Gay marriage: Church of England to offer prayers after weddings but no same-sex marriage for vicars

House of Bishops rules that marriage is still 'between one man and one woman'

Lizzie Dearden
Saturday 15 February 2014 10:36
The Archbishop of York John Sentamu (L) talks to The Archbishop of Canterbury Justin Welby
The Archbishop of York John Sentamu (L) talks to The Archbishop of Canterbury Justin Welby

Gay couples will be able to have special prayers following their weddings but members of the clergy are banned from entering same-sex marriages when these become legal next month.

The Church of England issued its new pastoral guidance following a meeting of the House of Bishops to discuss the issue on Friday.

Despite condemning “irrational fear of homosexuals” and saying all were “loved by God”, the document sent a clear signal separating the Church’s concept of marriage and the new legal definition.

“We are all in agreement that the Christian understanding and doctrine of marriage as a lifelong union between one man and one woman remains unchanged,” it said.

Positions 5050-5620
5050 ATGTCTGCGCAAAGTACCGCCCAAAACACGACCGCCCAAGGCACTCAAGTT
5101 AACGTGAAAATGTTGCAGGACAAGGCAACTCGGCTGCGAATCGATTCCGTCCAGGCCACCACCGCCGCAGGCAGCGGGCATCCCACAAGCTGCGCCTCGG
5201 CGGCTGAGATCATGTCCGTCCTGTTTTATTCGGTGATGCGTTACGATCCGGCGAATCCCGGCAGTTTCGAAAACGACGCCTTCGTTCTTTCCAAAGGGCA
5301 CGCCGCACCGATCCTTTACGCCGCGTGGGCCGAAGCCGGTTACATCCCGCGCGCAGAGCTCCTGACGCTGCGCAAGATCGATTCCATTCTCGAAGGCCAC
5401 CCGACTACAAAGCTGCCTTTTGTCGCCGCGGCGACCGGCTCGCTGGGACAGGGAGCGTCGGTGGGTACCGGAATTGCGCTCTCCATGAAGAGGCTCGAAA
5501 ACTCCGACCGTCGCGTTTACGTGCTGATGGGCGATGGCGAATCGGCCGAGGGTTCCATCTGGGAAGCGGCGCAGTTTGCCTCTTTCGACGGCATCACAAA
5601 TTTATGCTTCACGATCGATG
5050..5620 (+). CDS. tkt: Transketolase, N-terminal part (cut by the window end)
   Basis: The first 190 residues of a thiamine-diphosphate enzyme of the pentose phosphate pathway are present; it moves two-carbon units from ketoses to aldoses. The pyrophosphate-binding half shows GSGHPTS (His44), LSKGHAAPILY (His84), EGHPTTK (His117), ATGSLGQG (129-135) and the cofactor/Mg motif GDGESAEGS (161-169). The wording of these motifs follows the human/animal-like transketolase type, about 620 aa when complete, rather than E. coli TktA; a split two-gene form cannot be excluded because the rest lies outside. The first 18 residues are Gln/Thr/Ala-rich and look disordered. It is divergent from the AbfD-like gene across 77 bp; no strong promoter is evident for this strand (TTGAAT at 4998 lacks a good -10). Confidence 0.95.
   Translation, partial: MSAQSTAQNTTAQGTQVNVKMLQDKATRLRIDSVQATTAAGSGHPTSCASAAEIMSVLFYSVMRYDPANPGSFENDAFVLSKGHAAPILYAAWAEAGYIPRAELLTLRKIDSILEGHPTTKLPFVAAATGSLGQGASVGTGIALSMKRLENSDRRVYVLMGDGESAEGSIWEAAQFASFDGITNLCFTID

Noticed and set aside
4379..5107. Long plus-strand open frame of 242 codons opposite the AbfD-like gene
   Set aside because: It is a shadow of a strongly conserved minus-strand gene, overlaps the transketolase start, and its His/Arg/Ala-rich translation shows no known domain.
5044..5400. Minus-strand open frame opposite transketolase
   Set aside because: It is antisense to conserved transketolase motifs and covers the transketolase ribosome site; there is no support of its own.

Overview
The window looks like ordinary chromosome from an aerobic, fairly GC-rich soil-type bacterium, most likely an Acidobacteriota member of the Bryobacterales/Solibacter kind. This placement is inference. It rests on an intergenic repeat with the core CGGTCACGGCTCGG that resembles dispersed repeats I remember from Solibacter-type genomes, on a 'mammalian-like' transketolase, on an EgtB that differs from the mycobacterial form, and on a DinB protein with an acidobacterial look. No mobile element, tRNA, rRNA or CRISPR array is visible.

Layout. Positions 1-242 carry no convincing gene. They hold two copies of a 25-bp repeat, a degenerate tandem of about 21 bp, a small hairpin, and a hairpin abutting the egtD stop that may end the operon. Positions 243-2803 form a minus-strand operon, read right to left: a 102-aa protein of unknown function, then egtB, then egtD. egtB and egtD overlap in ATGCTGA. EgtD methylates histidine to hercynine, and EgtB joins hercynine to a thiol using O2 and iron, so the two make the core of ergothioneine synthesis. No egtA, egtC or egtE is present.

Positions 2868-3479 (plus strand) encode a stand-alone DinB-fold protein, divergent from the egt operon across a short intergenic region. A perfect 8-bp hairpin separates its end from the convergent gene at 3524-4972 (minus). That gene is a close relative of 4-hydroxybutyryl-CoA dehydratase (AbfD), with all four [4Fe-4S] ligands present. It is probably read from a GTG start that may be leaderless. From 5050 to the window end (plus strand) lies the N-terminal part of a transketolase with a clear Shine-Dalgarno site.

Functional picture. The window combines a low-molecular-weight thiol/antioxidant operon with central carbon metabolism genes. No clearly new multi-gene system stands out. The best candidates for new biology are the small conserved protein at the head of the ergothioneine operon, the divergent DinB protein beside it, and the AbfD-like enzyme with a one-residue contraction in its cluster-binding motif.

“It will continue not to be legally possible for two persons of the same sex to marry according to the rites of the Church of England.”

Civil partnerships will still be performed and vicars have been warned that married couples must be welcomed to worship and not subject to “questioning” or discrimination.

Same-sex couples may ask for special prayers after being married but it will not be a service of blessing.

For members of the clergy the rules are more stringent, banning anyone in a same-sex marriage from being ordained or anyone already in holy orders to marry their partner, although they may enter into a civil partnership.

The guidance said getting married to someone of the same sex is “clearly at odds" with religious instruction and members of the clergy must “exemplify in their life the teachings of the Church”.

In a joint statement the Archbishop of Canterbury, the Most Rev Justin Welby, and the Archbishop of York, Dr John Sentamu, admitted there were deep divisions within the Church about sexuality and marriage.

“The introduction of same sex marriage in our country is a new reality and has consequences for the life and discipline of the Church of England,” they said.

“We believe that Christian understandings of sexuality have a vital contribution to make in our society's conversation about human flourishing.”

The statement, issued alongside the pastoral guidance on Valentine’s Day, confirmed their belief in gay marriage promoting “crucial social virtues” and said discussions would continue between the Church of England, Anglicans and other faiths and members of the gay community over the interpretation of scripture.

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